August 13, 2014





In the past two weeks, police officers have strangled, shot and killed four, unarmed Black men. We honor the lives of Eric Garner, John Crawford, Michael Brown and Ezell Ford; and mourn with those who love them.

As we grieve the loss of our brothers, we also mourn the life of Renisha McBride and grieve over the brutal beatings of Marlene Pinnock and Ersula Ore. Despite the lack of media attention, we know our sisters are also brutalized and murdered at the hands of police officers and vigilantes too.

In the aftermath of yet another series of slaughters, we have been asked to accept the unacceptable expectations of a society that has never loved us. Are we to sit quietly and see our own sisters’ and brothers’ bodies rotting in the streets?  Should we be expected to continue to struggle to identify our family members by their socks or jewelry because there are too many bullet holes in their faces?

Regardless of education level, style of dress, romantic partner or circle of friends, Black people in the United States are the targets of a system that supports merciless police officers, willing to spill our innards on street corners. They face no consequences in a ‘criminal injustice’ system. There is no recourse because Black people, especially poor Black people, are all too often seen as sub-human.

Beyond our current frustration and anger, our memory hums as our ancestors call out to us. We will redeem their suffering through collective work for liberation. Stoicism, respectability politics and piecemeal measures of progress are not working. Our tearful pleas and desperate cries have gone unheard.

Since 1619, this white supremacist and patriarchal society has devalued and demonized Black bodies in order to justify the forests of hatred and greed they have planted over every square inch of this land. While police officers, judges, and juries continue to nurture these vile gardens, we choose to create a new path. Patience and properness have their place, and their place is in the past. We reject sanitized portrayals of Black liberators which are used to manipulate us into apathy and inaction.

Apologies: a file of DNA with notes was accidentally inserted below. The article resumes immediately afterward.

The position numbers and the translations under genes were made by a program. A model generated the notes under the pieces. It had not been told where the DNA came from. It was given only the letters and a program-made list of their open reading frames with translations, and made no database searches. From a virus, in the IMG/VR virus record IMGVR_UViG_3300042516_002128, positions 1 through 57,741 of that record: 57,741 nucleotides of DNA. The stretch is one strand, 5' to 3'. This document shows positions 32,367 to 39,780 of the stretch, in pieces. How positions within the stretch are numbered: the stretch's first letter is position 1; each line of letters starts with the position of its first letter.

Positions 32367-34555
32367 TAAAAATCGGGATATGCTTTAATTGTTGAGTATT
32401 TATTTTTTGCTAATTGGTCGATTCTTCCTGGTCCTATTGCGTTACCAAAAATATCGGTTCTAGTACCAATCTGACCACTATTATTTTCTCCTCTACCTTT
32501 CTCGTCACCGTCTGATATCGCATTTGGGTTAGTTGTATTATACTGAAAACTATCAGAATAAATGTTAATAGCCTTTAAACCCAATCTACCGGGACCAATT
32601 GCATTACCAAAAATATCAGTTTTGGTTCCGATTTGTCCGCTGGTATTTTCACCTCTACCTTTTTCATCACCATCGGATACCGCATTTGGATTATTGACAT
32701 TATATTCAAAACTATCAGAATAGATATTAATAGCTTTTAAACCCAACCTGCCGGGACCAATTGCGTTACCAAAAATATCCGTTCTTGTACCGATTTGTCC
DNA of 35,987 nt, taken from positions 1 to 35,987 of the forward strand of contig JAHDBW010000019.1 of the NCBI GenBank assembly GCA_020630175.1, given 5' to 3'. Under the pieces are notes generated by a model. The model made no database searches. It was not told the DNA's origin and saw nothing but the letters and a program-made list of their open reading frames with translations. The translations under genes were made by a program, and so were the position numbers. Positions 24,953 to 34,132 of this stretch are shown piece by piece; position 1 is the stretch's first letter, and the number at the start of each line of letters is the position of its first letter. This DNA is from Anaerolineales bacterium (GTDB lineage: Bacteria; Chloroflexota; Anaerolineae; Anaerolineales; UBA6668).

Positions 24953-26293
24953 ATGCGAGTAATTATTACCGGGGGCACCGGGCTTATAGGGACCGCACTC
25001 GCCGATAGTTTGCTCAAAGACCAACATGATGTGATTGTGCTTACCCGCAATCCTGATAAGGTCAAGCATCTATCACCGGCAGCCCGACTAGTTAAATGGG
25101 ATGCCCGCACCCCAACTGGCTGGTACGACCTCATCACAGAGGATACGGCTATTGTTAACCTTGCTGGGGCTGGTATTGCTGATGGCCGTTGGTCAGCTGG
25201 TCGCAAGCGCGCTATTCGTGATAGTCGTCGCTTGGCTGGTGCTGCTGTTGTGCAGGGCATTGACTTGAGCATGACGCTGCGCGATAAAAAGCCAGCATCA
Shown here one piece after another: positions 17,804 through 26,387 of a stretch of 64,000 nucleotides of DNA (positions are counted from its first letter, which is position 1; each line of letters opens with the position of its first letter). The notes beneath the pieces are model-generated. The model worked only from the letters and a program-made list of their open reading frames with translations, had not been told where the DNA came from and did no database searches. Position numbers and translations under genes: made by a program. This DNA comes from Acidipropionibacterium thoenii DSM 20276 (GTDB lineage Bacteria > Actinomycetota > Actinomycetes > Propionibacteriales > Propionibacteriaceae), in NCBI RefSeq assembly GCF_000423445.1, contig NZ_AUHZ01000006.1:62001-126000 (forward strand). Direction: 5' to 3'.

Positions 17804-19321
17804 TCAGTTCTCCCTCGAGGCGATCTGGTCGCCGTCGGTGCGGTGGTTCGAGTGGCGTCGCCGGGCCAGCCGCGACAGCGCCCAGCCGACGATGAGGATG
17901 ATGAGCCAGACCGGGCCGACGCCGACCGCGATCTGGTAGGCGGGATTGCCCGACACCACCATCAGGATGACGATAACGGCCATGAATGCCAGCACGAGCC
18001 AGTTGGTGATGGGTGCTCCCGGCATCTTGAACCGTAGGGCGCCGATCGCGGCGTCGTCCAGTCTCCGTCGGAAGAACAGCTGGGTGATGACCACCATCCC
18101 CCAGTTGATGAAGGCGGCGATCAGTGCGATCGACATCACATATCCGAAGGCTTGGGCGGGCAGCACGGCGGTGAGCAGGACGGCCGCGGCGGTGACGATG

We recognize that American media, law enforcement and ‘criminal injustice’ systems do not recognize Black people as humans worthy of respect and dignity. Investigations continue to arrive at the same conclusions — the victim is guilty.  With this statement and our actions, we rebuke their opinions, analysis, and their critiques of our chosen methods and strategies to achieve our liberation. With this statement we affirm the value of all Black lives, especially our brothers and sisters in Ferguson, MO who are being referred to as ‘animals’ ‘thugs’ and ’niggers’ by those sworn to protect them.

We are resolute in our desire to build a new world for all of us. We are organizing and taking direct action on the ground. We are committed to working with organizations who share our values, and will continue to organize. Now, we need to hear from you. Our stories are powerful tools that when used effectively can bring about the conditions for our liberation. We ask Black people between the ages of 13 and 35 to submit 1-3 minute videos describing how you have been profiled, abused or violated by the police. Click to learn more and submit your video.

We ask you to crowd every street corner, bus stop and block with your stories. We ask you to love and protect each other. We ask you to raise your voices so that even Eric, Mike, John, Ezell and Renisha may hear.


We Ready, We Comin’


Black Youth Project 100 (BYP100) is an activist member-based organization of Black 18-35 year olds, dedicated to creating justice and freedom for all Black people. We do this through building a network focused on transformative leadership development, non-violent direct action organizing, advocacy and education using a Black queer feminist lens. We are an organization affiliated with the Black Youth Project.